On the way to pick T. up from school. L. and I stopped into Barnes & Noble so I could buy a copy of the movie I was planning on showing my students in class today. I told L. he could pick out an inexpensive magazine, if he hurried. At the doctor's office a couple of days ago he'd been completely engrossed in some issue of Reader's Digest and I had to sit down and wait another ten minutes after our appointment was over so he could finish it. He wanted to find that exact same issue at Barnes & Noble so we embarked on a frantic hunt to track down where the store kept those small-sized magazines. We enlisted the help of a nice Barnes & Noble lady who then had to get the help of a nice Barnes & Noble man to track down the elusive magazine. Finally, we found one last Reader's Digest, nestled next to Popular Mechanics. Unfortunately, this month's issue features a large hot dog on the front, with the word America written in curly, curvy mustard.
L. hates hot dogs, with a passion. He hates mustard even more. "I don't want that one," he said. "Could I get another?"
Barnes & Noble, apparently, doesn't keep back issues of Reader's Digest on hand.
While L. was looking for a replacement magazine, I looked over at the cafe tables and saw an older woman in a post office uniform reading The Help. She wasn't even halfway through yet, but she was bent over the novel (holding it carefully cracked open, too, the way you do when you're reading something you have to re-shelve) in that intent and focused way that signals complete involvement in a book. I was so tempted to tap her on the arm and ask her what she thought of the book, but she seemed in such a private, good place, and I didn't want to interrupt her read.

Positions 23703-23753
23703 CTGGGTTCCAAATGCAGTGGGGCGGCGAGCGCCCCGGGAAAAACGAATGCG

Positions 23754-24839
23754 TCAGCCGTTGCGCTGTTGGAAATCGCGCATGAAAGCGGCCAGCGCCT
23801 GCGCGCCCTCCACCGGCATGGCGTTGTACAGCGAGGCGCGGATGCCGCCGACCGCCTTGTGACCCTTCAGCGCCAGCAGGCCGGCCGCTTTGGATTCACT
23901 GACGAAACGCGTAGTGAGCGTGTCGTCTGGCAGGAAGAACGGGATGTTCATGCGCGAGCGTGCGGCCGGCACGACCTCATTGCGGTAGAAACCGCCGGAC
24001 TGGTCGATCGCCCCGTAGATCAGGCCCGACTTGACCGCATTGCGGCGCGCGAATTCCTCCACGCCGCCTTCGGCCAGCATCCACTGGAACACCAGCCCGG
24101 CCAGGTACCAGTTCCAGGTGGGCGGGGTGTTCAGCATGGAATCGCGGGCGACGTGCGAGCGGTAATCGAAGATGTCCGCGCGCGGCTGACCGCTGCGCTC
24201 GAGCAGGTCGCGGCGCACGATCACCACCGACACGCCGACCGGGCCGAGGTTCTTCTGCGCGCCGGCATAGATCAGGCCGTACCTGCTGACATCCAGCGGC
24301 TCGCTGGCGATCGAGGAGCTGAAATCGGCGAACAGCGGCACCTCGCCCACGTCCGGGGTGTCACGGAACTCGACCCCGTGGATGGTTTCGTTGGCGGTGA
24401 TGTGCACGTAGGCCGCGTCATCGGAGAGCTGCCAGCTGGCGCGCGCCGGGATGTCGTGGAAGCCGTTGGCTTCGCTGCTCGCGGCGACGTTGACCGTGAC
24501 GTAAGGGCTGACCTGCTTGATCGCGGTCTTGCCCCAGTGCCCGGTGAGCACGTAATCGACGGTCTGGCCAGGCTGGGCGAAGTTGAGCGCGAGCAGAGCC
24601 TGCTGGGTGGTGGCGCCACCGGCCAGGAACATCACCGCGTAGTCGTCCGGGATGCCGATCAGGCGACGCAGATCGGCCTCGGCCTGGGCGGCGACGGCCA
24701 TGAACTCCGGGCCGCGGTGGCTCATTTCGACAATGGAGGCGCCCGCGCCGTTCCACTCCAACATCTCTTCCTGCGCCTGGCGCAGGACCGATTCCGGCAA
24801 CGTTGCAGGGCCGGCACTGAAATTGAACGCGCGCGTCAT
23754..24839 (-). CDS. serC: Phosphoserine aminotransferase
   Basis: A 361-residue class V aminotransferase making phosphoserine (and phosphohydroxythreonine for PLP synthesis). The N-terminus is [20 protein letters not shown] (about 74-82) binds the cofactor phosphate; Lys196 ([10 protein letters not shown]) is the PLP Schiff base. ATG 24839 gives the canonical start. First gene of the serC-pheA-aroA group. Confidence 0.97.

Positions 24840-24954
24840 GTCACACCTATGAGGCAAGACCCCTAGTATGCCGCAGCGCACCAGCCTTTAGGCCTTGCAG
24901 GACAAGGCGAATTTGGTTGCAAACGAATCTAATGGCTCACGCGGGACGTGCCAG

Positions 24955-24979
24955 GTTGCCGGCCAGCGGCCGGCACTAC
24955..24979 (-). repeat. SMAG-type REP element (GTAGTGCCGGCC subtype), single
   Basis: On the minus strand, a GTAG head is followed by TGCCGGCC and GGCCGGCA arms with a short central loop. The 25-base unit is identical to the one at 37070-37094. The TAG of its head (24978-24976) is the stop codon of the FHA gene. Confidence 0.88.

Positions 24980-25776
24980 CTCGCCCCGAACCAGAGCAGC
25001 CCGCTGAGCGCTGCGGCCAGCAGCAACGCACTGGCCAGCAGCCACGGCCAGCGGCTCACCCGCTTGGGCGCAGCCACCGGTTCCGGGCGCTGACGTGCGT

I steered L. away from the expensive home and architecture magazines he so loves, and past a $15.99 issue of some photo editing magazine, and by the time we left the store the post office lady was gone from the cafe table. As we were driving away I saw her leave the bookstore, heading in the direction of the next-door post office where she no doubt worked. She didn't have the book with her, but she had a dreamy, thoughtful look on her face and, I don't know--she looked refreshed, somehow. I could tell immediately that she was still far away, her mind still turning the words over and over, savoring the few minutes she'd escaped from work and into another world. She was in that twilight sort of place where you go when you read a good book; that place that can be found only in the time right before you put the book down and are jolted back into the realities of the moment: work, kids, laundry, traffic. I imagined her behind the counter, or in the back of the post office sorting the mail. Maybe her feet would hurt, or she'd be bone-tired, and wondering what to cook for dinner, or dealing with a rude customer, or cranky co-worker. But all the while she'd be sustained by the thought of her next break from work. Then she'd slip next door again, pull a copy of the book off the shelf, and settle into the cafe chair for another chapter.
I wish I could be there when she finishes it. I'd love to ask her what she thought.
I'll see you back on the other side of the weekend. Tomorrow will be a whirlwind day--teaching, meetings, and L.'s big afternoon. Happy weekend to all!